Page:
The second guy sits down next to her, slides his chair close to hers and, smiling, asks her name. But before she can answer, he’s making a cute little compliment, something that’s funny enough to make her laugh a bit. They share a laugh, and he’s looking her right in the eyes, smiling. Then he waves over the bartender, says a clever thing making the bartender laugh, too, and orders a Jack on the rocks.

Turning back to her, giving her all his attention, and she’s feeling like he’s there just to talk her, like maybe he came a long way even, just to see her, and the second guy now tells her why he drinks this particular drink. Because that’s what Frank Sinatra used to drink. Yes, Frank Sinatra — and he was the coolest dude to ever walk the earth. Frank was THE MAN. With a shake of his fancy hair, this second guy asks her what SHE thinks about Frank, his music and his coolness. Frank was great, she says. Love and romance run through so much of his music. And he had that old-school handsomeness to him. Yes, he was THE MAN. This second guy agrees with her, laughs and smiles, and tells her she’s RIGHT! And tells her she’s a fan like he’s a fan. Frank’s their guy! The drink arrives. Have you ever tried Jack, he asks and offers her a sip. He smiles and winks. You like it, right? Their faces close as they talk, knees are one inside the other; yes, she likes the drink. Loves it, actually. Why hasn’t she been drinking this all along?! He’s asking her more questions; she’s laughing and talking about herself. He orders two more Jacks, and they move to a booth in the corner…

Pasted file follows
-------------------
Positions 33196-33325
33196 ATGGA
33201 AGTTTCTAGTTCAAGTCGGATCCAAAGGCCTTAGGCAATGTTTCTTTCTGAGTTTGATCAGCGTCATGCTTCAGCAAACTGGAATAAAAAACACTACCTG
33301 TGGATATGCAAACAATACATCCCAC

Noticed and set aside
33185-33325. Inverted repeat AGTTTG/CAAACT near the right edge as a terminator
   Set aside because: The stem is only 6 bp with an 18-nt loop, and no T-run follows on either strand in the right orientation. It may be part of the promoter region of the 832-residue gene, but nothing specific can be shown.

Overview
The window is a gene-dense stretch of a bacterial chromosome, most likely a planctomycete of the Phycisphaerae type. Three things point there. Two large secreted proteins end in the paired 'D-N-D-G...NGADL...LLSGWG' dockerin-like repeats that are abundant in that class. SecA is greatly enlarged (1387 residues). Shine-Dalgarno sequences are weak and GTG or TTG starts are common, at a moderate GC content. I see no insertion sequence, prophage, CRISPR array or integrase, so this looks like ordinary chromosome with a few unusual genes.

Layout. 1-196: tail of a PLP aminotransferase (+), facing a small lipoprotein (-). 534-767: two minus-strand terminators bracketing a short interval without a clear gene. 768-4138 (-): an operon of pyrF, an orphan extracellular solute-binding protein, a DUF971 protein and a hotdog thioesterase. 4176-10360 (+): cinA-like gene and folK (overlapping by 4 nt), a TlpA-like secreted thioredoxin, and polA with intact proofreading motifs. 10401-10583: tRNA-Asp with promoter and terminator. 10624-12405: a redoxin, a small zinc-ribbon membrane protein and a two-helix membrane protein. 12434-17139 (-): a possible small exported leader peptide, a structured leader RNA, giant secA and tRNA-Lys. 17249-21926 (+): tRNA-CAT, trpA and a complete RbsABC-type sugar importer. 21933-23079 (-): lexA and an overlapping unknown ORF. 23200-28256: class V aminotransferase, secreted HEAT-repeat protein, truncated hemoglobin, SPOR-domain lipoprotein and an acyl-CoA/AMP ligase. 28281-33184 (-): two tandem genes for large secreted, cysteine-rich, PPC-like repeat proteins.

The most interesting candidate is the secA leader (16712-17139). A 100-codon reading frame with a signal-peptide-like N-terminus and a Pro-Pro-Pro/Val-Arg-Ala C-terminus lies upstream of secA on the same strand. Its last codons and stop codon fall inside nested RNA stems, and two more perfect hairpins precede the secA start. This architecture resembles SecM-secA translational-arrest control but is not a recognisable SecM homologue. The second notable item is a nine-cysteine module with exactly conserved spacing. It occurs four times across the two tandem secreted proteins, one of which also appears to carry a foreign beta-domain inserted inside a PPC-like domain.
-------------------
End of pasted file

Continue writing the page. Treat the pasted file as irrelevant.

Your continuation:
The first guy is sitting alone at the bar, watching the ball game on TV.

Now, which one of these guys understands how selling works?


Hey, can I come clean? That’s not really a joke. Way too long, and it’s not really funny. It’s more like a dumb story Chad Germann would tell when he’s trying hard to make a lecture-y point. Typical Chad — always barking about advertising theory.

Hey, more coming clean.